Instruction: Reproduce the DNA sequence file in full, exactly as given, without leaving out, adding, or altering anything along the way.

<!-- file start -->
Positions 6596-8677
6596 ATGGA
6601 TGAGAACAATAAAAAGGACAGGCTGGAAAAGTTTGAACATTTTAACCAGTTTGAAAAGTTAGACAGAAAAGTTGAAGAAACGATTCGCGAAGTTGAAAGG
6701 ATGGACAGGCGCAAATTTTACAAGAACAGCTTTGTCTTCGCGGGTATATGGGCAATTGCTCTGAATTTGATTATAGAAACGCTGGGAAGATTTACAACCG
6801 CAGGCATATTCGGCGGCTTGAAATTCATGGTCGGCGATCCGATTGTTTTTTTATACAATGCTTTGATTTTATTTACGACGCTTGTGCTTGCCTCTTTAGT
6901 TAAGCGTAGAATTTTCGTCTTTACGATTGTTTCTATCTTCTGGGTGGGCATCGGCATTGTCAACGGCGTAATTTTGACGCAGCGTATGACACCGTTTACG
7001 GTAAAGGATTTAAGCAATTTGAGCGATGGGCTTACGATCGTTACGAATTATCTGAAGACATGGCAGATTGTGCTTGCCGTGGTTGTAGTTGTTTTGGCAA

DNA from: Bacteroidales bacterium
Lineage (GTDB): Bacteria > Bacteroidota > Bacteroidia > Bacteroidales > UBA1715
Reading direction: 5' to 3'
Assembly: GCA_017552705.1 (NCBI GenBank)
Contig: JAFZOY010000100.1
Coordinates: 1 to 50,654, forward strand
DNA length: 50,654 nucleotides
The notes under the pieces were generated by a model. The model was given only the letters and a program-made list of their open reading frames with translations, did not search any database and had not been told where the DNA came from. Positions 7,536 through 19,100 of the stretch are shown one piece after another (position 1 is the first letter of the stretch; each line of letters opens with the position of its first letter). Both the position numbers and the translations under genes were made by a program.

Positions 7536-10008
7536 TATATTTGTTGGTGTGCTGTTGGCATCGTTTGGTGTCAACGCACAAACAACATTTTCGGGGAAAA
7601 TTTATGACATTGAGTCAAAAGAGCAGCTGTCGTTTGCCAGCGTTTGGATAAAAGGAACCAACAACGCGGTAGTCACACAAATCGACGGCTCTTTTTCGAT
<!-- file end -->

Positions 6596-8677
6596 ATGGA
6601 TGAGAACAATAAAAAGGACAGGCTGGAAAAGTTTGAACATTTTAACCAGTTTGAAAAGTTAGACAGAAAAGTTGAAGAAACGATTCGCGAAGTTGAAAGG
6701 ATGGACAGGCGCAAATTTTACAAGAACAGCTTTGTCTTCGCGGGTATATGGGCAATTGCTCTGAATTTGATTATAGAAACGCTGGGAAGATTTACAACCG
6801 CAGGCATATTCGGCGGCTTGAAATTCATGGTCGGCGATCCGATTGTTTTTTTATACAATGCTTTGATTTTATTTACGACGCTTGTGCTTGCCTCTTTAGT
6901 TAAGCGTAGAATTTTCGTCTTTACGATTGTTTCTATCTTCTGGGTGGGCATCGGCATTGTCAACGGCGTAATTTTGACGCAGCGTATGACACCGTTTACG
7001 GTAAAGGATTTAAGCAATTTGAGCGATGGGCTTACGATCGTTACGAATTATCTGAAGACATGGCAGATTGTGCTTGCCGTGGTTGTAGTTGTTTTGGCAA

DNA from: Bacteroidales bacterium
Lineage (GTDB): Bacteria > Bacteroidota > Bacteroidia > Bacteroidales > UBA1715
Reading direction: 5' to 3'
Assembly: GCA_017552705.1 (NCBI GenBank)
Contig: JAFZOY010000100.1
Coordinates: 1 to 50,654, forward strand
DNA length: 50,654 nucleotides
The notes under the pieces were generated by a model. The model was given only the letters and a program-made list of their open reading frames with translations, did not search any database and had not been told where the DNA came from. Positions 7,536 through 19,100 of the stretch are shown one piece after another (position 1 is the first letter of the stretch; each line of letters opens with the position of its first letter). Both the position numbers and the translations under genes were made by a program.

Positions 7536-10008
7536 TATATTTGTTGGTGTGCTGTTGGCATCGTTTGGTGTCAACGCACAAACAACATTTTCGGGGAAAA
7601 TTTATGACATTGAGTCAAAAGAGCAGCTGTCGTTTGCCAGCGTTTGGATAAAAGGAACCAACAACGCGGTAGTCACACAAATCGACGGCTCTTTTTCGAT